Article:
World that give countries their rich biodiversity. This,

World traveler and photographer Frans
Lanting once said, “Biodiversity starts in the distant past and points toward
the future.” Lanting experienced much of the world, taking pictures of the most
beautiful parts of the earth. He knew how important biodiversity was, and what
it would mean for the future of the earth (Lanting). Much of the world is
suffering environmentally, losing plants and animals that give countries their
rich biodiversity. This, however, is not the case for Ecuador, a country that
has thrived on assorted varieties of flora and fauna alike. There are many
fascinating aspects that work together to create the acclaimed Ecuadorian
biodiversity. The research discussed in this essay includes research from the
Academy of Natural Sciences of Philadelphia, The Public Library of Science, The
Smithsonian Institution, The Biodiversity Group, Science Direct, The Galapagos
Conservation Organization, TED Speakers, Cornell University, The United Nations
Development Program, and the Yasuni National Park Organization. Ecuador’s
biodiversity is unique in the face of the world because of the Galapagos
Islands, providing financial stability to the country, Yasuni National Park,
and the bioecological tourism that biodiversity brings to Ecuador.

                The Galapagos Islands in Ecuador are extremely biodiverse.
The islands were accidentally discovered by the Bishop of Panama, Fray Tomas de
Berlanga, in 1535. Originally, when the Bishop discovered the islands, he
didn’t see any value in the land, writing that the islands were “dross,
worthless, because it has not the power of raising a little grass, but only
some thistles” (“A Brief History of the Galapagos”). However, the islands
provide flora and fauna that cause Ecuador to be the most biodiverse country
per square kilometer in the world (“Documenting Biodiversity in Ecuador”). The
Galapagos Islands are home to a variety of endemic plants and animals. In fact,
the majority of species of both plants and animals, including reptiles, land
animals, land birds, and marine species are endemic (“Galapagos”). The
Galapagos Islands are covered in healthy grass that provide a consistent
habitat for the biodiverse species in the Galapagos Islands. Many species are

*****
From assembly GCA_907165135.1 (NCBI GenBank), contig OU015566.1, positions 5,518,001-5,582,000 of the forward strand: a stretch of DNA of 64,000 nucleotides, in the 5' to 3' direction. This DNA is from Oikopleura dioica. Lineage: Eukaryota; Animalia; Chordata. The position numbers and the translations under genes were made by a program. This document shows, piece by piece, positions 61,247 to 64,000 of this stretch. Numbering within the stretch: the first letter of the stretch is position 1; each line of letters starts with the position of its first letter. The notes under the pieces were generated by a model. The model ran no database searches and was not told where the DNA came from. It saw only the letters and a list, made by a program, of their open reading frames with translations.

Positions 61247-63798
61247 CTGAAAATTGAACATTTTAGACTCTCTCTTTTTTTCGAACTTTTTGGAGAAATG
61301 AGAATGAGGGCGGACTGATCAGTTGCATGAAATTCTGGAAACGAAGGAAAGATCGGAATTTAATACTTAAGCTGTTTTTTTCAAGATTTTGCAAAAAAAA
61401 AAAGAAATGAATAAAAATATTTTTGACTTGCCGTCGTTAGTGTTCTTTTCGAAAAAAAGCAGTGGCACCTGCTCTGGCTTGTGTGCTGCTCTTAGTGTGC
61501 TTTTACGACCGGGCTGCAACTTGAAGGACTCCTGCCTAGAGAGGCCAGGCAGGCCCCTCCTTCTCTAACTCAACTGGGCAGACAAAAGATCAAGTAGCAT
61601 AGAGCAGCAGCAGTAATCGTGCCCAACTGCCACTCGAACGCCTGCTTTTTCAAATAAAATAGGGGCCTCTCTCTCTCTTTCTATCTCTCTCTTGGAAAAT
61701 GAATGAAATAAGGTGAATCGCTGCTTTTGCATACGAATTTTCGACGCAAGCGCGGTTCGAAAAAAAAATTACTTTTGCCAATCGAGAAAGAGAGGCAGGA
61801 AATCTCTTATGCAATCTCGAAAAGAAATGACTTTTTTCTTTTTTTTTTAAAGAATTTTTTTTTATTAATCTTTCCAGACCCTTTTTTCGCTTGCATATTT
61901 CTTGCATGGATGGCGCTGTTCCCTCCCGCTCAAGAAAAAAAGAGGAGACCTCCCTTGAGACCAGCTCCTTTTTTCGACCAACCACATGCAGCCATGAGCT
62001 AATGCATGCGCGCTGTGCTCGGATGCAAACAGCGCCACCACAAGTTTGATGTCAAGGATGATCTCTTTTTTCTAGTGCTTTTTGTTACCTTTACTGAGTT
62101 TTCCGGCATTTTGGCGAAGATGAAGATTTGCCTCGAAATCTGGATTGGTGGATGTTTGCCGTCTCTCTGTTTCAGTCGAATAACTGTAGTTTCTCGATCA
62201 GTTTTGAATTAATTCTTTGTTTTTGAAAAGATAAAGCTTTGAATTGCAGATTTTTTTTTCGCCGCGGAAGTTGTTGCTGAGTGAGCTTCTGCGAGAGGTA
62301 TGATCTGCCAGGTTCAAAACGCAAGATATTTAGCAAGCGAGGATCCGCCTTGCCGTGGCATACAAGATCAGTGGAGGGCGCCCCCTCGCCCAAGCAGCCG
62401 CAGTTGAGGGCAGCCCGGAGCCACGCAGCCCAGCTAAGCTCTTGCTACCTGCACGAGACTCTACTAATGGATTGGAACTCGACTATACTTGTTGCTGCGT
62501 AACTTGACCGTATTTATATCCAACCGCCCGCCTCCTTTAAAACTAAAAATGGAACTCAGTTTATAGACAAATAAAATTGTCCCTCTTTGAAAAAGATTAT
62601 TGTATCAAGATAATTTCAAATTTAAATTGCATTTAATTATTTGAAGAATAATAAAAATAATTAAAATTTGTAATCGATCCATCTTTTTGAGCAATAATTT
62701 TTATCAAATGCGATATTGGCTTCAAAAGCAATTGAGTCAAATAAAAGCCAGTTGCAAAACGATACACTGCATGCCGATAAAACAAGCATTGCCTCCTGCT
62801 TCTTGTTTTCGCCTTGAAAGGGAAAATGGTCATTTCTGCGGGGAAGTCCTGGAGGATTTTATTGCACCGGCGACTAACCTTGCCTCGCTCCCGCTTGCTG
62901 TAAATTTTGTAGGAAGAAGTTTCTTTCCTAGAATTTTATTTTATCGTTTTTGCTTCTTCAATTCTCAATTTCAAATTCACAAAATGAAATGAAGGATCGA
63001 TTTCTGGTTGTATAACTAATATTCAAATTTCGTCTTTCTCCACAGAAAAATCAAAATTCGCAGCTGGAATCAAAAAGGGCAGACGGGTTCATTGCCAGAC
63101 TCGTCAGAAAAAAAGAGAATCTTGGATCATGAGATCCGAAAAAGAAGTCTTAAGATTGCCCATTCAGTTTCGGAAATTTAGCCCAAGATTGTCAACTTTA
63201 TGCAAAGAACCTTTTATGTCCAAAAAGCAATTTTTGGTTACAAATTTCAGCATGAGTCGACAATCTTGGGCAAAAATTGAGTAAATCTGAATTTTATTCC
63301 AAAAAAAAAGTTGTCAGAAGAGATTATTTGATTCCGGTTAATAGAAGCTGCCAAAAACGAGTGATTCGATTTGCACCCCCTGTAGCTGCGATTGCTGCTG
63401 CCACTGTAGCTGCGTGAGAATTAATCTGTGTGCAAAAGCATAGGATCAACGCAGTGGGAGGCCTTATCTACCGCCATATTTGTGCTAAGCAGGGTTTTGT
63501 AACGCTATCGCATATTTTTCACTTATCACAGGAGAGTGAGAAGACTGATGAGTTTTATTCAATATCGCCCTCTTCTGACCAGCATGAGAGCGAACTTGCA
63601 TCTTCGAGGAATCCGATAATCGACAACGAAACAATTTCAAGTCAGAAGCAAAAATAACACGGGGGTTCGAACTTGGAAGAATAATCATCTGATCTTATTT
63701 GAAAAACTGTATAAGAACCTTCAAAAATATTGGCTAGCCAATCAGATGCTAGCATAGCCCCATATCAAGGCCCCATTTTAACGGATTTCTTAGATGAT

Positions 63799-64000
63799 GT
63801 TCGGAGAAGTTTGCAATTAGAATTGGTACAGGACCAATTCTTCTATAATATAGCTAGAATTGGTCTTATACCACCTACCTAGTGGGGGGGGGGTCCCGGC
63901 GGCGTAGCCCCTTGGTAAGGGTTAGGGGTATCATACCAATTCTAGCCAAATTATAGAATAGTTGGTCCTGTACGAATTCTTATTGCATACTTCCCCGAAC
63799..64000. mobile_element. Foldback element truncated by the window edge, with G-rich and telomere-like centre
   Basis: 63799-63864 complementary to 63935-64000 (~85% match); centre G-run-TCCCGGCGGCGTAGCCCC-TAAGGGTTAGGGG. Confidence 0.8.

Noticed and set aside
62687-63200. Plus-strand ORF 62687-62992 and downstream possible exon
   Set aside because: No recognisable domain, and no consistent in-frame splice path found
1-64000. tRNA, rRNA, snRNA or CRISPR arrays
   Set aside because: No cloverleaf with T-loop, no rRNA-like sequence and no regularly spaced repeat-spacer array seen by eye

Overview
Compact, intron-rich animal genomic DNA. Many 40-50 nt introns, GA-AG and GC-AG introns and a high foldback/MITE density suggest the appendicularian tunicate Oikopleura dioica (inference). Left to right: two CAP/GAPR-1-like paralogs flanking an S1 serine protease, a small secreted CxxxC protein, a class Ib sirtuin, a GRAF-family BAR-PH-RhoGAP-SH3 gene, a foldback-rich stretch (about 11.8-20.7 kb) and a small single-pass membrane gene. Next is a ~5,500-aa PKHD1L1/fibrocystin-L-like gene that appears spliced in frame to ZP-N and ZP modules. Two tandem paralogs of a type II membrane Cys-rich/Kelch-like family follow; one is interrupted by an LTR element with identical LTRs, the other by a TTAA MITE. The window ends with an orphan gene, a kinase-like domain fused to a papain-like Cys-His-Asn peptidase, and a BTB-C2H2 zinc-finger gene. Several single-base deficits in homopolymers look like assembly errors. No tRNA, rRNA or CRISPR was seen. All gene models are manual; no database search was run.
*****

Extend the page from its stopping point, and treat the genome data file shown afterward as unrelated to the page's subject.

unique to the Galapagos and cannot be found in other parts of the world. One
species that is unique to Ecuador via the Galapagos Islands is the Galapagos
Tortoise. The Galapagos Tortoise is the largest living species of tortoise and
weigh almost a ton. In addition, the Galapagos Tortoise can live up to 150
years, which makes it one of the longest living vertebrae animals in the world
(“Academy of Natural Sciences of Philadelphia”). However, the Galapagos
Tortoises are not the only species unique to Ecuador, there are numerous
others. Much of Ecuador’s biodiversity is due to the rich amount of species in
the Galapagos Islands.

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Ecuador’s biodiversity is one of the
fundamental components to Ecuador’s financial success and stability. There are
many factors that rely on biodiversity such as the production of food, disease
prevention, and pollination. Innovation is the main reason why Ecuador is
successful, and they rely on their biodiversity to innovate successfully.
Ecuador relies on exports that are unique to Ecuador, and cannot be found in
other countries in the world. Some of these exports include bananas, papayas,
cacao beans, and coffee beans (“Biodiversity and Ecosystems Management”). Many
local businesses that display personally crafted items such as purses,
blankets, and scarfs, would be hurt if an international population were not
visiting Ecuador. Additionally, biodiverse soil and rich grasses assist the
financial state of Ecuador because of their capability to host a large variety
of plants that can be sold for profit (“The Biodiversity Finance Initiative”).
Finances in Ecuador have been improved because of Ecuadorian biodiversity
because of innovation and creative products sold.

Another unique factor that makes
Ecuador’s biodiversity so well-known is Yasuni National Park. Unlike the
Galapagos Islands, Yasuni National Park is located inside of inland Ecuador,
and it is not an island. In fact, Yasuni National Park is a part of the Amazon